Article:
"We plan to have a joint concert with SAS in November to showcase individual talent of members in both organizations," Joseph said. "Throughout the year, we hope to perform at venues both at Rice and in the greater Houston community, and we plan to participate in South Asian a cappella competitions."
Auditions will be held on Friday, Sept. 6 from 2-7 p.m. and Tuesday, Sept. 10 from 5-8 p.m.
Asian Pacific American Student Alliance
The Asian Pacific American Student Alliance will dedicate itself to establishing a Pan-Asian identity at Rice, according to Internal Vice Chair Bo Kim.
"Through collaboration with existing Asian-American organizations, both on and off campus, we will educate the student body about the shared experiences of Asian Americans and issues that affect Asian Americans as a whole," Kim, a McMurtry College sophomore, said.
APASA was formed to increase awareness and spark campus discussion of Asian-American issues, Kim said.
"Asian-Americans as a group are a fairly new phenomenon," Kim said. "It's important that at Rice there's an opportunity for students to explore what it means to be Asian-American and we thought that a non-cultural, all-inclusive club would be the best way to generate awareness and talk about these issues."
APASA plans to host speakers and conduct round tables to talk about issues specific to Asian-Americans and also planning on working with the Chinese Student Association to host an Asian-American Heritage and Culture Month in October, Kim said.
A chapter of the Federalist Society, a national organization with over 40,000 members, student chapters at every accredited law school in America and lawyers' chapters in 65 cities, was established at Rice according to club founder and president Blake Delaplane.
"The society will provide a forum for students who share an interest in the American constitutional system and believe that governments should protect unalienable rights; that concentration of power in one branch of government is dangerous; and that the judiciary branch says what the law is while the elected branches determines what the law should be," Delaplane, a Duncan College junior, said.
Delaplane said the Federalist Society plans to work closely with the University of Houston Law Center, the South Texas College of Law and student groups like the Baker Institute Student Forum and the Pre-Law Society.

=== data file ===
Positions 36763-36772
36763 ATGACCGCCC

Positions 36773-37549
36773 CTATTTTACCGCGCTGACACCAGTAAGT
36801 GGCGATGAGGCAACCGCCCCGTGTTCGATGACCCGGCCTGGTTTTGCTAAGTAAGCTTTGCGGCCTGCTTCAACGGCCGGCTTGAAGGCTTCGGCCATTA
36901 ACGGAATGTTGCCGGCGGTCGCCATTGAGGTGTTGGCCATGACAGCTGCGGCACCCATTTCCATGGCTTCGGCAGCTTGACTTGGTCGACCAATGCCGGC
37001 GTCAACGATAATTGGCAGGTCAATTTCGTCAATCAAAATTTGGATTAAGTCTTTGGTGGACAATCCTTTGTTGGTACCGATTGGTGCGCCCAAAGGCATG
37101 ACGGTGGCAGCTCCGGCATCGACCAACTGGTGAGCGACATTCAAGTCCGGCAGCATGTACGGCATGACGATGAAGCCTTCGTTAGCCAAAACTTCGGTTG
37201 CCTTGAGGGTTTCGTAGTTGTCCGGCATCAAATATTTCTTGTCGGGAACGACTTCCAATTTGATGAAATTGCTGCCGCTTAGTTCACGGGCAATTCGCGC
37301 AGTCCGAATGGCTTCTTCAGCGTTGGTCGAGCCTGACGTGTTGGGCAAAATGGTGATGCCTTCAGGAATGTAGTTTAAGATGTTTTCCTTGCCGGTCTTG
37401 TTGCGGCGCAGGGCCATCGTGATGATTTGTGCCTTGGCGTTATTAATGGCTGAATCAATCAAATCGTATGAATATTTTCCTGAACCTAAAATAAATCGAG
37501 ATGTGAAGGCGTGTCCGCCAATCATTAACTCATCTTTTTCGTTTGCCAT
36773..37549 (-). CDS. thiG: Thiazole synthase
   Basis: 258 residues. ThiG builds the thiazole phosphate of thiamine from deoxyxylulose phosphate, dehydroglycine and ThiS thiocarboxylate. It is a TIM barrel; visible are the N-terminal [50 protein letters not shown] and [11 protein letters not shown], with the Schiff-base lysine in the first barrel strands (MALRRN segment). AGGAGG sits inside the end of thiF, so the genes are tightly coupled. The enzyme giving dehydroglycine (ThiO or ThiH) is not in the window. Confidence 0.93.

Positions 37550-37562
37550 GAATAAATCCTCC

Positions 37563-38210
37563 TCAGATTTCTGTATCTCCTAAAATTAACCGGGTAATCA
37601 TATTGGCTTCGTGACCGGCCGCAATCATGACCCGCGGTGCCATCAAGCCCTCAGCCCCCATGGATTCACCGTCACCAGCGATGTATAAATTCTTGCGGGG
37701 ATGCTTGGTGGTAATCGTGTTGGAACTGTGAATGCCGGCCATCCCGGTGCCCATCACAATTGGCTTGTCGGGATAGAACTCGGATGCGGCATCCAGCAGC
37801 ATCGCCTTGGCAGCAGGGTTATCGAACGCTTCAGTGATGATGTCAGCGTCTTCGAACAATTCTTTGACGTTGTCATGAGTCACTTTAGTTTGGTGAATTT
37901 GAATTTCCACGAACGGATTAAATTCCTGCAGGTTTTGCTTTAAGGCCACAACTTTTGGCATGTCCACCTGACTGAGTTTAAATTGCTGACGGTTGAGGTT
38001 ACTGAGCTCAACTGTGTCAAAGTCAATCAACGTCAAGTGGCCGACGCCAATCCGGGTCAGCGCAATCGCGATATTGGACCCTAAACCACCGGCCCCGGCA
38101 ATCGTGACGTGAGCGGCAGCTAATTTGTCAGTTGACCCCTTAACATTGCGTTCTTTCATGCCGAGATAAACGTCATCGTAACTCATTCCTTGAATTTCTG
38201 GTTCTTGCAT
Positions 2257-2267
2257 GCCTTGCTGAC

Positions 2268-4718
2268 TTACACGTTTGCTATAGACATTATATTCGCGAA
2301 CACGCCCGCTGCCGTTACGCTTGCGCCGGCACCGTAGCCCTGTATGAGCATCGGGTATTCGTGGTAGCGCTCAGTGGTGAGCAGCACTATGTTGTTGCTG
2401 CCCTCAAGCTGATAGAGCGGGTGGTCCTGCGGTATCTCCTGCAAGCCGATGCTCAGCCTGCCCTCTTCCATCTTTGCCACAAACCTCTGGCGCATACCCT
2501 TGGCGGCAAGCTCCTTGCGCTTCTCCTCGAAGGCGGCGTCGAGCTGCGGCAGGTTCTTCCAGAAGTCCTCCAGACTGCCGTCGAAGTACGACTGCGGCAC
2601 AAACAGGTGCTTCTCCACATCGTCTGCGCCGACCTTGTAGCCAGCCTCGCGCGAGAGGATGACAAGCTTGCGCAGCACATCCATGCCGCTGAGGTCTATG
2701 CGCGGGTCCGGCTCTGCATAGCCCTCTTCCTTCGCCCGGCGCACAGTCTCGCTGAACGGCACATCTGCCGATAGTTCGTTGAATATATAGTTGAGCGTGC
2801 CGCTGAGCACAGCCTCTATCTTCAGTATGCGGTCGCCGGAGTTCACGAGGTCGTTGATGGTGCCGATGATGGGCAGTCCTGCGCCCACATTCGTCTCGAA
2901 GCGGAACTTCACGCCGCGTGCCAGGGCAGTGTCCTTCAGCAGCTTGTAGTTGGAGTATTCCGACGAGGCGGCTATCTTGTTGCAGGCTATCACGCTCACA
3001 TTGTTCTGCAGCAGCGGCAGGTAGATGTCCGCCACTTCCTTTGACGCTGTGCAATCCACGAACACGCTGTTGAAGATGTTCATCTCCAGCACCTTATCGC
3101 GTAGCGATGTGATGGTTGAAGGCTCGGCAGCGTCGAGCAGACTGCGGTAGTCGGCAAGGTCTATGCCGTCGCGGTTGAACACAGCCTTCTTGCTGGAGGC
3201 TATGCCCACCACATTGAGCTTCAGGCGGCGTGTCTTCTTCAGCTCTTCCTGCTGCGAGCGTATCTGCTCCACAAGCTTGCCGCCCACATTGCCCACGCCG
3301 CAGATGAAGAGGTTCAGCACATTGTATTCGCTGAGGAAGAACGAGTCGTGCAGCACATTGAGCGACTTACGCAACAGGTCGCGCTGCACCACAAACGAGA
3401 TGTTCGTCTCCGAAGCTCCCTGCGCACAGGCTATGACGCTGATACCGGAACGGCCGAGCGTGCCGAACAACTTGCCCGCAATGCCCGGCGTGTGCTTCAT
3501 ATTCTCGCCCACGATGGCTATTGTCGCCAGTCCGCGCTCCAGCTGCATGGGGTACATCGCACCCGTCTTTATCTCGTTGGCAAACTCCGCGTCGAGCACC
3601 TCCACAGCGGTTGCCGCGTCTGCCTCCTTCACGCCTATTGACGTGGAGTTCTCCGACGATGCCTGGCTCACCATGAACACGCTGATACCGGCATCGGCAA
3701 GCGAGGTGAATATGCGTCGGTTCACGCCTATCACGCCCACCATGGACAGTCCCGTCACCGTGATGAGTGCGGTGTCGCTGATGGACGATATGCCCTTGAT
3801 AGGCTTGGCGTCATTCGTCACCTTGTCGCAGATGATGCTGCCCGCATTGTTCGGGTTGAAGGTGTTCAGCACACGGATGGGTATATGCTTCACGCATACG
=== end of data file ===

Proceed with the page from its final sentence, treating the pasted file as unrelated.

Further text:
"The society is committed to encouraging open and honest debate on the fundamental legal issues of our day," Delaplane said. "I hope that students will also gain a better sense of a law school environment at Rice Federalist Society events."
NETwork Against Malaria
NETwork Against Malaria is a national organization that works with schools in Uganda to distribute mosquito nets treated with insecticide to reduce students' risk of being bitten, according to Rice chapter co-founder and president Ashley Phillips.
"The major fundraiser for NETwork is the sale of beaded jewelry that incorporates paper beads handmade by Ugandan women," Phillips, a Will Rice College junior, said. "We plan to extend our fundraising efforts by selling other items such as boba tea, baked goods, Saturday dinner, etc., and [by] hosting a campus-wide awareness event."
Phillips said he, along with Will Rice College junior Sajani Patel and Brown College junior Julika Kaplan, founded the chapter because it allows interested Rice students to take an active role in a significant public health effort.
"Malaria is a hugely significant public health concern, and NETwork allows us to assist in the effort to reduce the number of lives lost to this disease," Phillips said. "Rice is full of passionate, caring and globally aware students, and we saw a lot of potential for NETwork to thrive on our campus."